Marc: Why do you think that is?
Hobart: Because leaders are immersed in the vertical paradigm. It’s like a prism through which they view the world of the organization and it blinds them to anything that exists outside that paradigm. In the vertical paradigm, all you see are reporting relationships and functions or departments or business units. That is your lens for viewing the organization and so it makes sense that you would use an org chart to represent how your organization functions. The problem is that as we discussed, that view is missing all the important elements: customers, products, services, business processes, etc.
Marc: Right. And is that the same reason that leaders think reporting relationships are so important?
Hobart: Ah, well it’s part of the reason. The other part is that reporting relationships give one of the two parties power and power is very intoxicating. It satisfies the ego of those who have it and that ego not only doesn’t want to let go of it, it wants more and more of it. It’s like an addictive drug. Suggest a new paradigm that takes away some of their institutional power, and bam, there is resistance.
Hobart: I worked a few years ago with a leader who was the VP of Quality and the larger organization of which he was a part of had just gone through a centralization restructure in which he lost control over some of the resources that he had before the restructure. After a day of walking through the new paradigm of working as a matrix, he said to me, “Hobart, I worked my whole life to climb the ladder and get where I am today and I’ve listened to everything you’ve talked about – about letting go of control and of not using authority to get things done – and I agree with it all. It’s the way we need to learn to work in order to make this all work, but I have to tell you, it’s hard to let go.” I had more respect for that man than I have had for most of my clients. He recognized the difficulty of letting go of the way he had been leading for the past 30 years, but he was willing to do it anyway, even if it didn’t increase his own personal power because it was the best thing for the organization. That’s something I call organizational accountability.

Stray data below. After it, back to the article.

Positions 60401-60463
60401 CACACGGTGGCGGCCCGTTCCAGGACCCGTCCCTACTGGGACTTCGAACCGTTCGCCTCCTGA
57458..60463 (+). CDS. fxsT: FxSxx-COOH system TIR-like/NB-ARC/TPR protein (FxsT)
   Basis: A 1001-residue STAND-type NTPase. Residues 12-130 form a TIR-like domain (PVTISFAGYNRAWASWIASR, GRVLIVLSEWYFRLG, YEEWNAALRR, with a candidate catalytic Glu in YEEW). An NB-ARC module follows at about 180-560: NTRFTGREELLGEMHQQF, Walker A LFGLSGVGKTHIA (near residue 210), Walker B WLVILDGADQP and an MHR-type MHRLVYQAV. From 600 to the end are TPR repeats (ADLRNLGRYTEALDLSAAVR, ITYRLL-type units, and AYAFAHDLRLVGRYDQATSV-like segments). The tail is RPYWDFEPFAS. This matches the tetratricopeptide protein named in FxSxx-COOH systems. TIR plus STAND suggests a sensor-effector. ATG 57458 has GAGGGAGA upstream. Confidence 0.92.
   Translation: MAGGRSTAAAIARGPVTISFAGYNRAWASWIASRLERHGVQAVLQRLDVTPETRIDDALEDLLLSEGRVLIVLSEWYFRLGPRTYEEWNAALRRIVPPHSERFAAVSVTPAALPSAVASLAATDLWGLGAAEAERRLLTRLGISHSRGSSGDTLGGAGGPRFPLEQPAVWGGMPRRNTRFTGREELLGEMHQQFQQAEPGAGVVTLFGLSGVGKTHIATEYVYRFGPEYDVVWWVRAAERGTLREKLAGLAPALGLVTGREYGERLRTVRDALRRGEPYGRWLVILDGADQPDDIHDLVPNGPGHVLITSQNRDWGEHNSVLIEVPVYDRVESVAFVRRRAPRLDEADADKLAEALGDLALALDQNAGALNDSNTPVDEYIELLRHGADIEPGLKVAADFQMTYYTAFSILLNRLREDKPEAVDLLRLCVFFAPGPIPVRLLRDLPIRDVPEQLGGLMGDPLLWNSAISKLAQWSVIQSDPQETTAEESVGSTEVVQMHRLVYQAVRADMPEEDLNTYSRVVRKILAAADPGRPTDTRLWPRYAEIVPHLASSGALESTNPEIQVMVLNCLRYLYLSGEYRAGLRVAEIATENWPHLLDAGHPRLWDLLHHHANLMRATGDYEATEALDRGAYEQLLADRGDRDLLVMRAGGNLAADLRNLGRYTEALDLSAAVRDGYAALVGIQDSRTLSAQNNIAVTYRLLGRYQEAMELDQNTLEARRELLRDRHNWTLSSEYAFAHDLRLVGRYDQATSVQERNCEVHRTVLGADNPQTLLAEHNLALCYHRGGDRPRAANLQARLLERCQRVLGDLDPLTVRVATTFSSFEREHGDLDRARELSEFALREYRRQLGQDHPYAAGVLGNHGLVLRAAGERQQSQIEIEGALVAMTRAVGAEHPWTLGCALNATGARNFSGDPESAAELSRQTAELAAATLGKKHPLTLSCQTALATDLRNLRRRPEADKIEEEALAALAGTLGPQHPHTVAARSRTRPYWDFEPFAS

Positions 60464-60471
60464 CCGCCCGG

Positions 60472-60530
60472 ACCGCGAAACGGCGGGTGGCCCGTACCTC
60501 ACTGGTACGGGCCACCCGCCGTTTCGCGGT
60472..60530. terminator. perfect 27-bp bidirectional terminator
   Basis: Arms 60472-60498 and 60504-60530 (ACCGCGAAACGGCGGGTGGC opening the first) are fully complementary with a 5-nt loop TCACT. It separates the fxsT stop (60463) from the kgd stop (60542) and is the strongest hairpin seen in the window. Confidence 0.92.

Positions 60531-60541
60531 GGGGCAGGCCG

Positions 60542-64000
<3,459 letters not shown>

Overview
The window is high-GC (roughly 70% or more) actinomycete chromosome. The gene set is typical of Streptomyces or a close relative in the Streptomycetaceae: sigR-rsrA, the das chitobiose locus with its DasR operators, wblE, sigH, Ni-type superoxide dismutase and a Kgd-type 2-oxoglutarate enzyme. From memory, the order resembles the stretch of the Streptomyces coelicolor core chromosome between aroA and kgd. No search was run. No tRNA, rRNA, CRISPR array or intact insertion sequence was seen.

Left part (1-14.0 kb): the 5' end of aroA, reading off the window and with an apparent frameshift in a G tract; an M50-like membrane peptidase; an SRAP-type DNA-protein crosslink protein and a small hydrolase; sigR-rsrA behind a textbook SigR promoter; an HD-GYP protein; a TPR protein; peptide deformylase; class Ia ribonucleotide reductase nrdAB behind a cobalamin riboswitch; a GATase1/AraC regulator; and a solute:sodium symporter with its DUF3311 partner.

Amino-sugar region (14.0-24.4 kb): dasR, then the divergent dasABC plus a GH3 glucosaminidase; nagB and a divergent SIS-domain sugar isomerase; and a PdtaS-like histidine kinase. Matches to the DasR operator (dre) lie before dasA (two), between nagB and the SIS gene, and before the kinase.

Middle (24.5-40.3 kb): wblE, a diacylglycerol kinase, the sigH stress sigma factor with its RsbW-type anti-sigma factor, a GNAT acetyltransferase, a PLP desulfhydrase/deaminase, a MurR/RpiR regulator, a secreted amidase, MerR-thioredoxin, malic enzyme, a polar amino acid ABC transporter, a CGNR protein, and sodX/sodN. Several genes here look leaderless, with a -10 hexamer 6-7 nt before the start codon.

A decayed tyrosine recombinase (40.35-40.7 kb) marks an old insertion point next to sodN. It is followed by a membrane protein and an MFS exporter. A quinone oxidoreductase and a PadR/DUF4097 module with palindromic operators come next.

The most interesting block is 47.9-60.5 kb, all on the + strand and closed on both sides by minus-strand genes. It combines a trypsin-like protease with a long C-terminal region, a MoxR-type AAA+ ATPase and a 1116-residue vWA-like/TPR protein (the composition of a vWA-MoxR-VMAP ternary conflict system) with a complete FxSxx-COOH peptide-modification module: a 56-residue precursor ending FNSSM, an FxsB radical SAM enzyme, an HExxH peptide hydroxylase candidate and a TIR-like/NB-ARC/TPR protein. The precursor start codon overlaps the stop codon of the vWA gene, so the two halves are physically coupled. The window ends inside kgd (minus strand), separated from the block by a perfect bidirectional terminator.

Marc: What is organizational accountability? I don’t think I’ve heard that term before.
Hobart: That is the obligation that everyone who works in an organization has – to put the good of the organization first, before their own selfish interests. It’s really part of the contract you have with an organization when you become employed. That contract says you will work for the common good, and not do anything that gets in the way of that common good.
Marc: What about contractors? Do they have organizational accountability?
Hobart: No, they don’t. They have a customer/supplier relationship with the organization and the nature of this relationship is that the supplier and the customer, who is part of the organization, work together to meet the needs of the customer. Now, if that customer is representing organizational needs, then the subcontractor is obligated to do what she can to help meet those needs. But the obligation to understand and represent organizational needs is greatest with employees, at least contractually. They are there for the longer haul.
Marc: So, who decides what the organizational good or its needs are?
Hobart: The leadership team. It’s part of their role in the organization – to set strategy and priorities. To articulate values. To define the common good. To define the rules of the game.
Marc: Rules of the game? You make it sound like a sport.
Hobart: In a way, it is. Yes, there are rules of the game. Most organizations are playing by antiquated rules.
Marc: A topic for next time.
Hobart: Yes, I’ve got to get back to my manuscript.